How to convert pools into modules
Last updated at 4:38 pm UTC on 16 January 2006
Andreas Raab wrote:
- How do we fix those in particular considering that custom images may contain many classes that may reference pools?!
Those classes that already use pools should continue to work fine until you recompile pool-referring code–I don't actively destroy existing pools. But creating classes that use pools wouldn't work anymore.
And to be able to recompile (former) pool using classes you need to
A) convert their pools into (pool) modules.
B) Convert existing code that accesses the pool dictionaries directly. This is typically only pool intialization code (unless you write naughty self-modifying code or some such ;-).
To do A you create a subclass of ModuleRefactorer, and fill in the info by overriding #newModulesForPools. Search for the existing implementor of that message to see how to do this. Check ModuleRefactorer 'convert pools' category to see the code that does this (but you shouldn't need to know how it is done). You run this code by executing "TheRefactorerClass run". Save the image before running that–you'll probably need a couple of tries to get it right.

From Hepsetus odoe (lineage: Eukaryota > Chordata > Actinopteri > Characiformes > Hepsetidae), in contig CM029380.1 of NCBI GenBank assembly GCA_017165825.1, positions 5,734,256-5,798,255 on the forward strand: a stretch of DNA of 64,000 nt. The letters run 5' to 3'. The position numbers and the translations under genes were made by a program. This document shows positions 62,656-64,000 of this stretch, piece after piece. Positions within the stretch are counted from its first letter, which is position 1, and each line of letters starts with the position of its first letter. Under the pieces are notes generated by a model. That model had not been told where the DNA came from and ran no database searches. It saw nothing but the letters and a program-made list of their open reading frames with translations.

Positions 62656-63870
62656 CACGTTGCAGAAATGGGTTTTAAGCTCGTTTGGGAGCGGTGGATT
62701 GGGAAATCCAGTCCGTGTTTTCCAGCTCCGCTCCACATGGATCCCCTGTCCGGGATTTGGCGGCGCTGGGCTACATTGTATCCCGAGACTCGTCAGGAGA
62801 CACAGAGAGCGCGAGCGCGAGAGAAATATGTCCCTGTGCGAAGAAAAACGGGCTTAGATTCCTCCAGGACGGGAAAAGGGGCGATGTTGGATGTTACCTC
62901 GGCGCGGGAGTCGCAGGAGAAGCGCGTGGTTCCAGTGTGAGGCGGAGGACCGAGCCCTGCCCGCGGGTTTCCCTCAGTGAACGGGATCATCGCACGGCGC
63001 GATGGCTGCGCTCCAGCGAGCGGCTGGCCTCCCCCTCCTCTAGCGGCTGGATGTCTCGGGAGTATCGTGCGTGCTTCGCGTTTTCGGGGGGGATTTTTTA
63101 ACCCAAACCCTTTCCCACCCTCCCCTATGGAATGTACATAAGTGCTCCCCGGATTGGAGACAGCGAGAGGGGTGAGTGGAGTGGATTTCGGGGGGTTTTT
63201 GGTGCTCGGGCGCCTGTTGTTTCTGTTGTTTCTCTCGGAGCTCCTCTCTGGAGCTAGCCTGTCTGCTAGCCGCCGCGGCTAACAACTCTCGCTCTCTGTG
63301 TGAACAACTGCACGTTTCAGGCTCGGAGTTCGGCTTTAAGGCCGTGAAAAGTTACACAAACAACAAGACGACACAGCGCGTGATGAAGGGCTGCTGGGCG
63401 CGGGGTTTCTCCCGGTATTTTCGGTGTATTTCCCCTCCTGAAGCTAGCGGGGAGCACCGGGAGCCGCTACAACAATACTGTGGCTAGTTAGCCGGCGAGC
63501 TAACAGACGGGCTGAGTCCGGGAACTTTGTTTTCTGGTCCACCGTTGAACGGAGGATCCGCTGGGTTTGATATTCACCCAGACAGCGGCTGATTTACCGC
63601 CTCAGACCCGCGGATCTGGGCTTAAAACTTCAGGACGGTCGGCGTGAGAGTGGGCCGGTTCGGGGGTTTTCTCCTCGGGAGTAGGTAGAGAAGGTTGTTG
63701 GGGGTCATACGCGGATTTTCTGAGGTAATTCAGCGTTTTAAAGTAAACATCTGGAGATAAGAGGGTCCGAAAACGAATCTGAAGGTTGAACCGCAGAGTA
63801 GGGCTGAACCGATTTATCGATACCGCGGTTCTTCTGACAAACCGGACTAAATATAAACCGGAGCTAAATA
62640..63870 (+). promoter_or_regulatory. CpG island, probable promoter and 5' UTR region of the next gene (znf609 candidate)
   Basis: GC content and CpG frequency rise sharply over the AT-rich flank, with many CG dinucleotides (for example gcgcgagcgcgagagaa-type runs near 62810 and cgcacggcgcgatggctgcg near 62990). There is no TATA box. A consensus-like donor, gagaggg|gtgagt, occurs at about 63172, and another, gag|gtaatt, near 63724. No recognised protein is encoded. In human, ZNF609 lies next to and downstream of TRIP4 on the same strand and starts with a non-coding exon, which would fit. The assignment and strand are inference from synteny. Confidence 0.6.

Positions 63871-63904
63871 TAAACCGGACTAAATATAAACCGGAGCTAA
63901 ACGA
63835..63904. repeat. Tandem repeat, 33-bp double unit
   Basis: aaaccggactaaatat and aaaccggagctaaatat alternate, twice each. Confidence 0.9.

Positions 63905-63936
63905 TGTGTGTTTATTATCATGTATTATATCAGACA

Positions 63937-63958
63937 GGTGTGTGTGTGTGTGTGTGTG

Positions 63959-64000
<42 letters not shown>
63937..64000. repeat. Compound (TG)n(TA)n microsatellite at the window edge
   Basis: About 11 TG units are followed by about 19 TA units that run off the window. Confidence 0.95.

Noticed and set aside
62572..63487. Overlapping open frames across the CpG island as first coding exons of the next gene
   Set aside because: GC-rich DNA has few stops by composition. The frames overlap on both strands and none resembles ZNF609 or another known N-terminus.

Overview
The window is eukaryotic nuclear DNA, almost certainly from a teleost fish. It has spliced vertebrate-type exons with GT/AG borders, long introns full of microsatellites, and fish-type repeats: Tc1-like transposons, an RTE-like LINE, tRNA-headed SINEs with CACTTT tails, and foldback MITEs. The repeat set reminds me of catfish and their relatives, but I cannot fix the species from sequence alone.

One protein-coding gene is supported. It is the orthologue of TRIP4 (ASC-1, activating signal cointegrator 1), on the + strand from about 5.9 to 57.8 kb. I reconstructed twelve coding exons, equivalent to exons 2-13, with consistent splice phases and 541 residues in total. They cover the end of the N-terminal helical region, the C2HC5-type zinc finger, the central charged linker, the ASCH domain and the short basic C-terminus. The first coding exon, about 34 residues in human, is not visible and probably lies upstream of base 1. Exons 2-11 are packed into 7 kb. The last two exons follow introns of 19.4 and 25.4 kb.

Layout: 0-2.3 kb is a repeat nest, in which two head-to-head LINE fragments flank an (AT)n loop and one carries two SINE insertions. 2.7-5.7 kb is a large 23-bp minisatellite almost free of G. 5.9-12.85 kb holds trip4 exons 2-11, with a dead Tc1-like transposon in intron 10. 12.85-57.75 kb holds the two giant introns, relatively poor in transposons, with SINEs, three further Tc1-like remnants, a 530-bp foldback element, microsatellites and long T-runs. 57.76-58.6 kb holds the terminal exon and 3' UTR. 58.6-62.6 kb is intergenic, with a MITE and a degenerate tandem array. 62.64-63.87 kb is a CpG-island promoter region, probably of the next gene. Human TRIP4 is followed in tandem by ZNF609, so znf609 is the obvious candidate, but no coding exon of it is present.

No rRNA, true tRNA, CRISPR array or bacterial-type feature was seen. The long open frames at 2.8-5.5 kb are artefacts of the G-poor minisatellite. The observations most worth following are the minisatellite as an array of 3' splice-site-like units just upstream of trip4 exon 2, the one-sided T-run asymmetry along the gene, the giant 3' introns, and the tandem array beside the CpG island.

To do B, you change the pool initialization code that sets up the pool vars to define them as vars in the pool module instead. The CS released as update 4681 holds the code that converts the necessary code in the standard image. That CS should be a good reference point for doing this, it holds conversions both for simple pool init code and for some more naughty code.
- The other bug is that apparently the set of dictionary messages sent from the compiler is not understood by modules. I don't think they should be understood (modules are not dictionaries) or at least in a rather limited way (through their exported names?!).
Right, I intentionally did not imitate the Dictionary protocol.
There is unfortunately no simple way to do any automatic conversion, but simple pool initialization code should be simple to convert.
A possible solution is to make pools fileIn-able again. It would mainly mean putting back pool lookups in the code that binds upper case variable names to values. It's on my list (though a list of what, I don't know).
But you won't be able to use this code as proper module code anyway as pools break modularity.